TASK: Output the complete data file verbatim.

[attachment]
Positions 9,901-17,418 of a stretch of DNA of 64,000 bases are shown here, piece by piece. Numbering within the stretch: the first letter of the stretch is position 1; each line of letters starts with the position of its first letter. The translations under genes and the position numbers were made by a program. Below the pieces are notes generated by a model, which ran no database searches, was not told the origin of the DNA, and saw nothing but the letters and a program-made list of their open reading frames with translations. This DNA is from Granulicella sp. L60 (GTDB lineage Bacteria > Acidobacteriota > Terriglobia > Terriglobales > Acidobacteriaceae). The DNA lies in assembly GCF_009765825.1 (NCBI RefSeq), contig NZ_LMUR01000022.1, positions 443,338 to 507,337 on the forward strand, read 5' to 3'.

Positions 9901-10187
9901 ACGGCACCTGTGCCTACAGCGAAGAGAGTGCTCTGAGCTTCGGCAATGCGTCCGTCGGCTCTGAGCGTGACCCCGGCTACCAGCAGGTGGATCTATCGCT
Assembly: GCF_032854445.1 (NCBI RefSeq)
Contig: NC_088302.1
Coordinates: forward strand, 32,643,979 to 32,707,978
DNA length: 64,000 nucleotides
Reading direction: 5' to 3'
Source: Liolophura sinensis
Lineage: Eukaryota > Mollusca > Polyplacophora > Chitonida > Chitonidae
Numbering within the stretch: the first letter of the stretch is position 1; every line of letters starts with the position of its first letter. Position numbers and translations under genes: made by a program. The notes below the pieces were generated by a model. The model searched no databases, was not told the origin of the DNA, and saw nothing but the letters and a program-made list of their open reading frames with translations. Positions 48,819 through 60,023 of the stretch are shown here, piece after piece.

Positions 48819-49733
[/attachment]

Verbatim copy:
Positions 9,901-17,418 of a stretch of DNA of 64,000 bases are shown here, piece by piece. Numbering within the stretch: the first letter of the stretch is position 1; each line of letters starts with the position of its first letter. The translations under genes and the position numbers were made by a program. Below the pieces are notes generated by a model, which ran no database searches, was not told the origin of the DNA, and saw nothing but the letters and a program-made list of their open reading frames with translations. This DNA is from Granulicella sp. L60 (GTDB lineage Bacteria > Acidobacteriota > Terriglobia > Terriglobales > Acidobacteriaceae). The DNA lies in assembly GCF_009765825.1 (NCBI RefSeq), contig NZ_LMUR01000022.1, positions 443,338 to 507,337 on the forward strand, read 5' to 3'.

Positions 9901-10187
9901 ACGGCACCTGTGCCTACAGCGAAGAGAGTGCTCTGAGCTTCGGCAATGCGTCCGTCGGCTCTGAGCGTGACCCCGGCTACCAGCAGGTGGATCTATCGCT
Assembly: GCF_032854445.1 (NCBI RefSeq)
Contig: NC_088302.1
Coordinates: forward strand, 32,643,979 to 32,707,978
DNA length: 64,000 nucleotides
Reading direction: 5' to 3'
Source: Liolophura sinensis
Lineage: Eukaryota > Mollusca > Polyplacophora > Chitonida > Chitonidae
Numbering within the stretch: the first letter of the stretch is position 1; every line of letters starts with the position of its first letter. Position numbers and translations under genes: made by a program. The notes below the pieces were generated by a model. The model searched no databases, was not told the origin of the DNA, and saw nothing but the letters and a program-made list of their open reading frames with translations. Positions 48,819 through 60,023 of the stretch are shown here, piece after piece.

Positions 48819-49733